Rather surprisingly, we get a fairly good look at Ethan Hawke’s Arthur Harrow. Antagonists generally don’t make an appearance until much later in MCU shows (looking at Loki and WandaVision) so it’s a refreshing change for the first shot to start out with the villain, performing a ritual which provides a sense of his stoic demeanor and his grasp over his own pain. Harrow comes across as a religious zealot who serves the Egyption God Ammut and doles out justice, slaying those who have either committed misdeeds or those who will in the future. It feels like a non-techy, religious-era version of Project Insight from The Winter Soldier. Hawke plays Harrow with a tremendous calm that justifies how his followers are attracted towards him.

Despite the freshness it brings to the table, and the disconnect it has from the larger MCU, the series still carries the uncanny Marvel quality that has adorned all its properties. With not a single major reference being spotted or relied upon, you’d almost be mistaken for thinking this was produced by Marvel TV along the lines of Runaways or Cloak & Dagger. But the one major chase / escape sequence that Grant finds himself thrust into, coupled with the accompanying lighter soundtrack brings viewers right into MCU fold and prevents this series from devolving into the darker version it was meant to be. It also borders on downright slapstick at times, especially noticeable when Harrow goads Grant into handing over the scarab.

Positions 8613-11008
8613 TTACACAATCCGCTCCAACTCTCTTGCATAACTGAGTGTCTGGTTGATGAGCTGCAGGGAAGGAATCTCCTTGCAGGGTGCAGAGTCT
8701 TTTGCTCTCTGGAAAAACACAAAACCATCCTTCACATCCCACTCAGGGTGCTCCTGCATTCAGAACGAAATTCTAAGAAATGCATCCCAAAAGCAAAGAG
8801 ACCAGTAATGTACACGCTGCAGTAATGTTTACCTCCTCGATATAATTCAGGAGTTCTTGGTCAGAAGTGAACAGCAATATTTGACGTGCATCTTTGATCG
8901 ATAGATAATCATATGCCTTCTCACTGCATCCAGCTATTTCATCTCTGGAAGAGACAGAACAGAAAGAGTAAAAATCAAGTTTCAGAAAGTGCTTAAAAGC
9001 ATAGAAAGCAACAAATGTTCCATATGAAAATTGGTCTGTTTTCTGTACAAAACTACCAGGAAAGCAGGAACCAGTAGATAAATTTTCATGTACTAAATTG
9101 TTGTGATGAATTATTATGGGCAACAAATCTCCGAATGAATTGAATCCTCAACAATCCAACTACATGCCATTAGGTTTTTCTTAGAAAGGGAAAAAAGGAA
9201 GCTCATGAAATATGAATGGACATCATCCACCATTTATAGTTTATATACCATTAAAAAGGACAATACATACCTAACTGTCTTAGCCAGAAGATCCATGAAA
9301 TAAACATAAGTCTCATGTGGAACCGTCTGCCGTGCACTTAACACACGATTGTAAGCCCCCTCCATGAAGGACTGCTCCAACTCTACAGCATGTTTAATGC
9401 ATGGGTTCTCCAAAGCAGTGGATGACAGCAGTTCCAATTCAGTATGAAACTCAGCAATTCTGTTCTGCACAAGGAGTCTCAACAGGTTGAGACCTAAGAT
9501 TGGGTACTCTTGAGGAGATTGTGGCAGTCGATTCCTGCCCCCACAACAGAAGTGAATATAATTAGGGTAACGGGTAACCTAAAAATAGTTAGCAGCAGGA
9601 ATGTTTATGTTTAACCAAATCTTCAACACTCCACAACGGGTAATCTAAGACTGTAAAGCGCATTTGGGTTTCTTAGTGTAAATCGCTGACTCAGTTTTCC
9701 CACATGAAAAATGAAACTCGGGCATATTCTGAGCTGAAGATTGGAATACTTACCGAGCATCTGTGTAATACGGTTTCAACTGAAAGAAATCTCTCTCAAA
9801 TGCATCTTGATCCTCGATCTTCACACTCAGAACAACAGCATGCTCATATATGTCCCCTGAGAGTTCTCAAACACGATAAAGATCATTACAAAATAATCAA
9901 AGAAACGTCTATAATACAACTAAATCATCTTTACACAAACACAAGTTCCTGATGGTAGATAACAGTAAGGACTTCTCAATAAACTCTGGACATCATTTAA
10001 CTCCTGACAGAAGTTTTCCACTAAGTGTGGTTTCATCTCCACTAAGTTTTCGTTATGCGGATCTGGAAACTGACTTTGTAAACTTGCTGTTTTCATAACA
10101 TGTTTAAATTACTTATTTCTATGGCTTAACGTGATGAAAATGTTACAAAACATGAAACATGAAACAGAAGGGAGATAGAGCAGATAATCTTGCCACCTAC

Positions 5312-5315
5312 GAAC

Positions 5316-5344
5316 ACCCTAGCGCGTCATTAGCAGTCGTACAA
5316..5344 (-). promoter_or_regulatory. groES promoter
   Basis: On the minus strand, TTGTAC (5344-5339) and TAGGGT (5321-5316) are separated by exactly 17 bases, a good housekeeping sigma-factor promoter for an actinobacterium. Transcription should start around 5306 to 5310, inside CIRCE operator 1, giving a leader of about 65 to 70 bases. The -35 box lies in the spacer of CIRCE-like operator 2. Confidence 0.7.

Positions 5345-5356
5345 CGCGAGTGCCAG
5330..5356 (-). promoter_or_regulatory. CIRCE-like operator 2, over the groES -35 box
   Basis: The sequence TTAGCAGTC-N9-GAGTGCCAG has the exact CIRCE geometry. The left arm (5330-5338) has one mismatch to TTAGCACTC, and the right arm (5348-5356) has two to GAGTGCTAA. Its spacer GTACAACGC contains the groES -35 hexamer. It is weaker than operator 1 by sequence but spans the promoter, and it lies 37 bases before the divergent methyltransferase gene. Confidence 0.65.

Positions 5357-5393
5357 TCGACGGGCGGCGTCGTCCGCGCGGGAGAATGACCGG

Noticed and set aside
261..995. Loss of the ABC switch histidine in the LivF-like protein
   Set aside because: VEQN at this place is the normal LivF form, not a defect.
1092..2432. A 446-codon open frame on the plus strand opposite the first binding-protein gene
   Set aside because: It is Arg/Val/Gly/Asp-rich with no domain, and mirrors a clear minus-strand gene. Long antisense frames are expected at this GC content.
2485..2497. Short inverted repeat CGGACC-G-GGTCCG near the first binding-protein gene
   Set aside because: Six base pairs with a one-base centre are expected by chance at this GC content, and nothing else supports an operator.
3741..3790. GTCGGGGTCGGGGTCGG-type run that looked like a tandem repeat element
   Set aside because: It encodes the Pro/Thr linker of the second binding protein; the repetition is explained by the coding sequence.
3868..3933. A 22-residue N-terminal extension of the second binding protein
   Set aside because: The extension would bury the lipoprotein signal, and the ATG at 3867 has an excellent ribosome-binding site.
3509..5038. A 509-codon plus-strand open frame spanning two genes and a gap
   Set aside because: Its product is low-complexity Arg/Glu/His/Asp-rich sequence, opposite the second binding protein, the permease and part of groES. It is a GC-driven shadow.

Marvel actually has a simple yet effective opportunity here to relish the darkness and also go for a completely different kind of narrative. A subsequent episode that shows these events from Spector’s perspective and attempts to fill in the blanks in Grant’s life could serve both purposes and offer an ingenious storytelling device for the studio to unfold its episodes. Stretch this out to the multiple personalities of Moon Knight, each being the center-piece of one episode, cross-cutting into the other lives and you have the opportunity to see what life looks like from the other perspective. From what I understand though, the blanking out is being used as a creative device to tone down or skip the violent parts entirely, although I could be wrong.

There’s also a general sense of events just happening, without an overarching build-up towards a mystery that we’re supposed to see unraveled. That though isn’t as big of a problem, given that we know shows take their time to set up the stakes (it took four episodes in WandaVision to truly understand what was going on). And while it’s yet again something that will hopefully be addressed in future episodes, I’m curious to understand why Grant hasn’t consulted a medical professional on his condition, how he and Spector share and switch control over the same body or how his employees are okay with him skipping days at work; at least it works in the premiere because he was out for the weekend.

On the whole, Moon Knight is a promising start to an MCU show that has the potential to acquaint MCU buffs to a new kind of hero and world. That it’s disconnected from the rest of the MCU in references makes it a great entry point for fans who haven’t caught up with a lot of stuff off late. I just wish Marvel does more than mere lip-service and actually leans into the darker tone and origins of the character. For instance, the ending shot in which Moon Knight smacks the hell out of the monstrous jackal-like creature appeared far more violent and disturbing in the trailers than it did in the final show. Here’s hoping Disney and Marvel don’t chicken out and actually come close to embracing Netflix-levels of darkness.

Moon Knight Season 1 Episode 1 Rating: 7.5 out of 10